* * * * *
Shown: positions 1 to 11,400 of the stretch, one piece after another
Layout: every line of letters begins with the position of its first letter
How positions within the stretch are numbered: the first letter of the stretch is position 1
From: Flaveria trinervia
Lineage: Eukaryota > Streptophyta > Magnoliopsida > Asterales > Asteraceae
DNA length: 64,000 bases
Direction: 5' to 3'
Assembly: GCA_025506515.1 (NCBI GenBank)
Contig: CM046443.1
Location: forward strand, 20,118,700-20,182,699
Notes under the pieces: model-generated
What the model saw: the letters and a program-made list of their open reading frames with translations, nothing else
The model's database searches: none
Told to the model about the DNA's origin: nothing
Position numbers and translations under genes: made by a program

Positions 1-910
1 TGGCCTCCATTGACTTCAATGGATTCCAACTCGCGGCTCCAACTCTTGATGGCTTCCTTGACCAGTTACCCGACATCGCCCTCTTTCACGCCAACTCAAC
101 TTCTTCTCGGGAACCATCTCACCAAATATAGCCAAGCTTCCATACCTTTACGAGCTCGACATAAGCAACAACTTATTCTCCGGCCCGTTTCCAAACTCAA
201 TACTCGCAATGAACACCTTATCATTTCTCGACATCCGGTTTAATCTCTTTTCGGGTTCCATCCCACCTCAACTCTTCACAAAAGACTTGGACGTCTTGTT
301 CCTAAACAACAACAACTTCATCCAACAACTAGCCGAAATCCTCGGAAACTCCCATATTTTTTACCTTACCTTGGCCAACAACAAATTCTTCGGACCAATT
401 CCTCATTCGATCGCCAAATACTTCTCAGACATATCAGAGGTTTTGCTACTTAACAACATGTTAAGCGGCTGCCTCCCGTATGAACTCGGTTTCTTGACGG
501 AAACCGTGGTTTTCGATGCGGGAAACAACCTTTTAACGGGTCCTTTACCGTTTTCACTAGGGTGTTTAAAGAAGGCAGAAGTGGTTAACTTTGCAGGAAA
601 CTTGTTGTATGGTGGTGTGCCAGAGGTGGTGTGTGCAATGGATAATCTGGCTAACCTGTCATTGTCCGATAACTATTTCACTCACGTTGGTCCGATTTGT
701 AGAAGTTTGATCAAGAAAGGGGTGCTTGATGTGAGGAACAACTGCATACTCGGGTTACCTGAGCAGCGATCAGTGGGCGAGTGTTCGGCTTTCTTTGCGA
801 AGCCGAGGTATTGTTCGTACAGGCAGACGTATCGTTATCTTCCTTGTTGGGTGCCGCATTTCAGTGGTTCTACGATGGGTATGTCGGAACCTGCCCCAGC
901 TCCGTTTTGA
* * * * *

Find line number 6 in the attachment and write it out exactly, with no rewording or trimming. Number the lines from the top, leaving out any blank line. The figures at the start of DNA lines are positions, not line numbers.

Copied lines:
DNA length: 64,000 bases